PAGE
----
That’s the topline…now on to the deeper dive:

  • Larger organizations are more likely than smaller ones to have an integrated strategy.  They, of course, typically have more to lose, and complexity increase’s an organization’s exposure to risk. Larger firms are more likely to have assigned overall responsibility for enterprise risk management to a single executive (which means, of course, direct accountability). Still, there is a contingent of small companies that have adopted integrated strategies. These companies also rank highly with regard to indicators of success such as revenue growth, profitability, and market share.
  • Continuity, IT and compliance risks remain in the foyrefront, but companies are diversifying their strategies to build business resilience. Nearly 40% of respondents say their organization regards business continuity as primarily an IT issue. However, when they’re asked to name their “primary risk management concern,” some name more than one, including disaster recovery (47%), IT security (37%), and regulatory compliance (28%). Though most have started by addressing the largest threats first, they increasingly are expected to turn to such things as communications and training programs designged to build a more resilient culture overall.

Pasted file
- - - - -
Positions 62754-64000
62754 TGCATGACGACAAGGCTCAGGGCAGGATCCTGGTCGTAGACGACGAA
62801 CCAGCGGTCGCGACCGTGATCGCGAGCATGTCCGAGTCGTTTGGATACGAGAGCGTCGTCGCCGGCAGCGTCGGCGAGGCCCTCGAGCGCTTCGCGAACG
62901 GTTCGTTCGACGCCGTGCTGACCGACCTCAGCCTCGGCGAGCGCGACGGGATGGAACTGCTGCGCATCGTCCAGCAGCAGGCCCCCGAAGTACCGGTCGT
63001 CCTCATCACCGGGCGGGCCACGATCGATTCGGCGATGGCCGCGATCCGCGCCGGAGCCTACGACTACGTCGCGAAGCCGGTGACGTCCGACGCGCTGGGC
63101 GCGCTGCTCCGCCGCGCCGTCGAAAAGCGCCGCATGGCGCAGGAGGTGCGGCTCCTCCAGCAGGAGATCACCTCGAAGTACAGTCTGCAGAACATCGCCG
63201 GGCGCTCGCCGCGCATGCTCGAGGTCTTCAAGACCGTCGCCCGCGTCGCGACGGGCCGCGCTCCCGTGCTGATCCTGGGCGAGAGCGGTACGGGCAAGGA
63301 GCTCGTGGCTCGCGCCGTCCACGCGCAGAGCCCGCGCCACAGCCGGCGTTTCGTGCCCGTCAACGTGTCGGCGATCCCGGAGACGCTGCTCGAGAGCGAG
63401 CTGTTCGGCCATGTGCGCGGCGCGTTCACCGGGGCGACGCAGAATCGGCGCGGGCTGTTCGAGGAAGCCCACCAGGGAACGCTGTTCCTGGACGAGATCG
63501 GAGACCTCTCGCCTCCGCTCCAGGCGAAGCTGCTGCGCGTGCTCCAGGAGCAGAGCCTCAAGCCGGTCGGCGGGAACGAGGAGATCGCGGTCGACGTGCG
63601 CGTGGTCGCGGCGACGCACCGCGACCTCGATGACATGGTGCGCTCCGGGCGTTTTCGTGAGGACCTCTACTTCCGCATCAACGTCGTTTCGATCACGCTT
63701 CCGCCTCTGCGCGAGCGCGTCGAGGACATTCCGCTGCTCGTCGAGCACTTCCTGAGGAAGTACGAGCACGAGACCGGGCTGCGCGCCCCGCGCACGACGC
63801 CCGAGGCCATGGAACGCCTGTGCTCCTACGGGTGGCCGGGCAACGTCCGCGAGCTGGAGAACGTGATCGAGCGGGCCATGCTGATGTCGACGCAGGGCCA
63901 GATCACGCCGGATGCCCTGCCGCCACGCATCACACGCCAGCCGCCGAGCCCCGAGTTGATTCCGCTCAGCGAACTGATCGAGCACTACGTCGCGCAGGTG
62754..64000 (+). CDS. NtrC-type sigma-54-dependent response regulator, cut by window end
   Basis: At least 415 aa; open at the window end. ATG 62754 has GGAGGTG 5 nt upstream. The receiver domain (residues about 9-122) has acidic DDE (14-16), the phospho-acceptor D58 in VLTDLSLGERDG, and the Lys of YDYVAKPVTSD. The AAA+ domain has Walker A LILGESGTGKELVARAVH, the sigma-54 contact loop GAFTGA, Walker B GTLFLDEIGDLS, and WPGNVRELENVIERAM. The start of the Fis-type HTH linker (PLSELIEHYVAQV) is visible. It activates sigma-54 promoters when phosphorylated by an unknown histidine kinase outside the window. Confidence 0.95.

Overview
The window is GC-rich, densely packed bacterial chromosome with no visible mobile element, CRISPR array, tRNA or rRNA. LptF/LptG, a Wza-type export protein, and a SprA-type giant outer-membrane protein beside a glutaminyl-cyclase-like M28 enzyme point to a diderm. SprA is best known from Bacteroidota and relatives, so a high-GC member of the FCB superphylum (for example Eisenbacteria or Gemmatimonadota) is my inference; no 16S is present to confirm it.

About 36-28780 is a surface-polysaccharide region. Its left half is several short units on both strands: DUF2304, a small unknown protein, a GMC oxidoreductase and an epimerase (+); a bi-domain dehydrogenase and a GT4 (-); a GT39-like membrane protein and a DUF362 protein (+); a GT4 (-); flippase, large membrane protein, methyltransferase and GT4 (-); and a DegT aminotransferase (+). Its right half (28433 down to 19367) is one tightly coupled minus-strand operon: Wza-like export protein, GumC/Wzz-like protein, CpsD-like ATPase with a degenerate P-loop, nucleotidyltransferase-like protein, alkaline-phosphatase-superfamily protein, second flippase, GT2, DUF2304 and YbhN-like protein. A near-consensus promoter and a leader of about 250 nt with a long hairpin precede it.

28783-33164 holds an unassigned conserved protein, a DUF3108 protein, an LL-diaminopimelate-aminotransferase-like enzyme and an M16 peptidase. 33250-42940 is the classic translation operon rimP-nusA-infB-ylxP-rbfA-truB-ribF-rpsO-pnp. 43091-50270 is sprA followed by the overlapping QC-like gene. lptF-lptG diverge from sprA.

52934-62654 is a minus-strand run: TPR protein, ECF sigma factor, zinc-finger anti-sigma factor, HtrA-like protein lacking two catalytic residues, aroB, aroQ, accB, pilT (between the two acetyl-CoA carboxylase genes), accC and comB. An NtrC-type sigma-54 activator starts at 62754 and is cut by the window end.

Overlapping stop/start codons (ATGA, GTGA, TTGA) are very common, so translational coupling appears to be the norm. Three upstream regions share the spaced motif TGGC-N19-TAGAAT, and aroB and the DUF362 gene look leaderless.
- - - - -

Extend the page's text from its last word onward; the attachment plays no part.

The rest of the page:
• Business resilience planning increasingly involves specialists from across the organization, yet CIOs and IT pros remain the most prominent stakeholders.  Hey, what happened to sharing the love…and the risk??  Because a culture that imbues responsibility for risk management at every level enables companies to respond to changes and unexpected events. A solid majority of respondents (60%) say that business resilience is considered a joint responsibility of all C-level execs. Yet as IT penetrates more deeply into every aspect of company operations, CIOs and IT pros remain key players in building more resilient organizations. Fifty-six percent of respondents say the CIO collaborates with top IT strategists much more frequently than three years ago.